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Daily, snackable writings and podcasts to spur changes in thinking.
A blueprint for building a better brain by slow, consistent, daily drops of influence.
The way we think is both our greatest tool - indeed our only tool - and very often it is also our biggest leash. We are only who we think we are. Our opportunities are also limited by who other people think we are. It stands to reason that if we’d like to change who we are, we must start with an effort to change our thinking. Read more here
May 23rd, 2019
Many of the biggest questions that we come across, that we tend to think are the most important, are in all truth, very poor questions.
What is the meaning of life?
That’s perhaps the biggest question we have, and yet, it’s a terrible question; first and foremost because it never leads a person to a definitively better place. Attempting to answer this question is akin to a rut. One can wonder and perseverate in circles forever without ever really gaining any ground.
What to do with life? is similarly a poor question because of how large and ungainly it is.
We can ask what a better question might be?
How can we zoom this question in and carve a more productive version out of it?
We can narrow the time scope for one and ask merely: what shall we do with today?
No matter what the answer ultimately turns out to be for our larger question about life, it is invariably tied to the actions we take now, how those actions are wrapped up in current obligations and how exactly we use our time outside of such obligations to steer in new directions.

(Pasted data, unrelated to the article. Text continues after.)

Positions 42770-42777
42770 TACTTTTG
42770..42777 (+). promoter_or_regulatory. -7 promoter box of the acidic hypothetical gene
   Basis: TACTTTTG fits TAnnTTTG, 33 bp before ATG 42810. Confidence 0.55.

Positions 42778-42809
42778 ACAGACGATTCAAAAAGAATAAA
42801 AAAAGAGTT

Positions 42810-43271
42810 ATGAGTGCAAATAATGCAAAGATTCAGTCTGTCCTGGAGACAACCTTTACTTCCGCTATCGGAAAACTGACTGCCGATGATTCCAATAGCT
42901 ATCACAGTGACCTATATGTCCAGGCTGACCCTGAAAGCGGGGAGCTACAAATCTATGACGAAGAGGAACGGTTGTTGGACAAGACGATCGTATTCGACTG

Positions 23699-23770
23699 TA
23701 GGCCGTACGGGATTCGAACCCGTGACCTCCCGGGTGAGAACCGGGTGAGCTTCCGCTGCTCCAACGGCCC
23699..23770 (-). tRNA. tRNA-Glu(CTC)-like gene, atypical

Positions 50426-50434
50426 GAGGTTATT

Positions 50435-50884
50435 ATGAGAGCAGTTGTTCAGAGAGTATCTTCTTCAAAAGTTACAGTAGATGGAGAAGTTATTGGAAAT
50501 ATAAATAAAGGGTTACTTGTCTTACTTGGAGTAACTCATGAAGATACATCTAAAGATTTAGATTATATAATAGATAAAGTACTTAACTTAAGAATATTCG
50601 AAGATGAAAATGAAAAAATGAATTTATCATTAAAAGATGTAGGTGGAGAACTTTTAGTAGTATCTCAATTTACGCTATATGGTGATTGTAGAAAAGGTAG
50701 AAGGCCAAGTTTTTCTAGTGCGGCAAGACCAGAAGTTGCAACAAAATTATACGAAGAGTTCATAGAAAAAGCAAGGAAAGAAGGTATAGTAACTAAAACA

Generally, the bigger the question, the more likely the question is a poor one. There’s a simple reason for this: we do best to ask questions that are in direct proportion to our own personal agency. Asking questions about things that we cannot really do anything about is not only paralyzing, but the mismatch is more likely to cause stress that we cannot resolve than it is likely to produce any kind of meaningful result that we can work with.
Its for this relation to personal agency that we do best to refashion questions like whittling knives and trim the fat off questions that are not in accord with our current powers.
Such larger questions are not without their utility, but only if we can bridge a way for our current level of agency to one day increase to the point where such questions are not simply stressors. Questions about time help illustrate this. After answering what we will do with today, we can then ask about the week, and the succeeding weeks, then the month and future months, and slowly, if we are thorough and honest with our answers we begin to bridge the agency of a single life in a single day to much larger frames of time. If our efforts in those succeeding scales of time are directed in ways that increase our personal agency, then the sorts of questions we can handle grow bigger in accordance to that personal agency.
Regardless, however, starting with an honest assessment of where we currently stand is the most important part of all of this. Without working with the only power we have and leveraging it as well as possible, no larger aims are possible.
Such agency boils down to a much simpler question:
What can you do today with what you’ve got now?